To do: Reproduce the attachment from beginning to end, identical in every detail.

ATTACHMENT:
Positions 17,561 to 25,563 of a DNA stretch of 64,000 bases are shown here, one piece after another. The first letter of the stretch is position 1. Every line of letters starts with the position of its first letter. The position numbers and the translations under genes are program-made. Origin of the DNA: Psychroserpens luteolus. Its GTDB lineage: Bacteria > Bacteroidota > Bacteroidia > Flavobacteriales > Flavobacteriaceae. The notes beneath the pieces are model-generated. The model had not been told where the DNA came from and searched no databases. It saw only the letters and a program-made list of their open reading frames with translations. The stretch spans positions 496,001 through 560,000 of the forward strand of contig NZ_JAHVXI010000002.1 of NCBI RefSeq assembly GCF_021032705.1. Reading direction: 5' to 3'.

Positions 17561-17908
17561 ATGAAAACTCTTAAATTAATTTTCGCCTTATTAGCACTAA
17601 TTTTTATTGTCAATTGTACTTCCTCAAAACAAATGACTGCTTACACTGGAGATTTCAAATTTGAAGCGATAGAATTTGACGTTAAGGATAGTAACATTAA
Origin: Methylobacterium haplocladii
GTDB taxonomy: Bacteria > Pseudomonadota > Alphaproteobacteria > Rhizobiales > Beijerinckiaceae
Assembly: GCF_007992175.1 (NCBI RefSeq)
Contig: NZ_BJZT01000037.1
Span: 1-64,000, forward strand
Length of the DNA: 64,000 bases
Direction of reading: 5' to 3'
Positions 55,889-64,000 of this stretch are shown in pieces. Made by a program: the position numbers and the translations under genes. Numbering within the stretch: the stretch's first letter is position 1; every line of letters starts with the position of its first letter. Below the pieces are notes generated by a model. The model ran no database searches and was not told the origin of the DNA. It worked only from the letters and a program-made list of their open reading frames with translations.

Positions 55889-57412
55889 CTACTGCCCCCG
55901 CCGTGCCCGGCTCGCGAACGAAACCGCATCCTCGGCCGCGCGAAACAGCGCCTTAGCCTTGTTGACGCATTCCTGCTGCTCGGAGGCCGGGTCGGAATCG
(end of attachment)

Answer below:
Positions 17,561 to 25,563 of a DNA stretch of 64,000 bases are shown here, one piece after another. The first letter of the stretch is position 1. Every line of letters starts with the position of its first letter. The position numbers and the translations under genes are program-made. Origin of the DNA: Psychroserpens luteolus. Its GTDB lineage: Bacteria > Bacteroidota > Bacteroidia > Flavobacteriales > Flavobacteriaceae. The notes beneath the pieces are model-generated. The model had not been told where the DNA came from and searched no databases. It saw only the letters and a program-made list of their open reading frames with translations. The stretch spans positions 496,001 through 560,000 of the forward strand of contig NZ_JAHVXI010000002.1 of NCBI RefSeq assembly GCF_021032705.1. Reading direction: 5' to 3'.

Positions 17561-17908
17561 ATGAAAACTCTTAAATTAATTTTCGCCTTATTAGCACTAA
17601 TTTTTATTGTCAATTGTACTTCCTCAAAACAAATGACTGCTTACACTGGAGATTTCAAATTTGAAGCGATAGAATTTGACGTTAAGGATAGTAACATTAA
Origin: Methylobacterium haplocladii
GTDB taxonomy: Bacteria > Pseudomonadota > Alphaproteobacteria > Rhizobiales > Beijerinckiaceae
Assembly: GCF_007992175.1 (NCBI RefSeq)
Contig: NZ_BJZT01000037.1
Span: 1-64,000, forward strand
Length of the DNA: 64,000 bases
Direction of reading: 5' to 3'
Positions 55,889-64,000 of this stretch are shown in pieces. Made by a program: the position numbers and the translations under genes. Numbering within the stretch: the stretch's first letter is position 1; every line of letters starts with the position of its first letter. Below the pieces are notes generated by a model. The model ran no database searches and was not told the origin of the DNA. It worked only from the letters and a program-made list of their open reading frames with translations.

Positions 55889-57412
55889 CTACTGCCCCCG
55901 CCGTGCCCGGCTCGCGAACGAAACCGCATCCTCGGCCGCGCGAAACAGCGCCTTAGCCTTGTTGACGCATTCCTGCTGCTCGGAGGCCGGGTCGGAATCG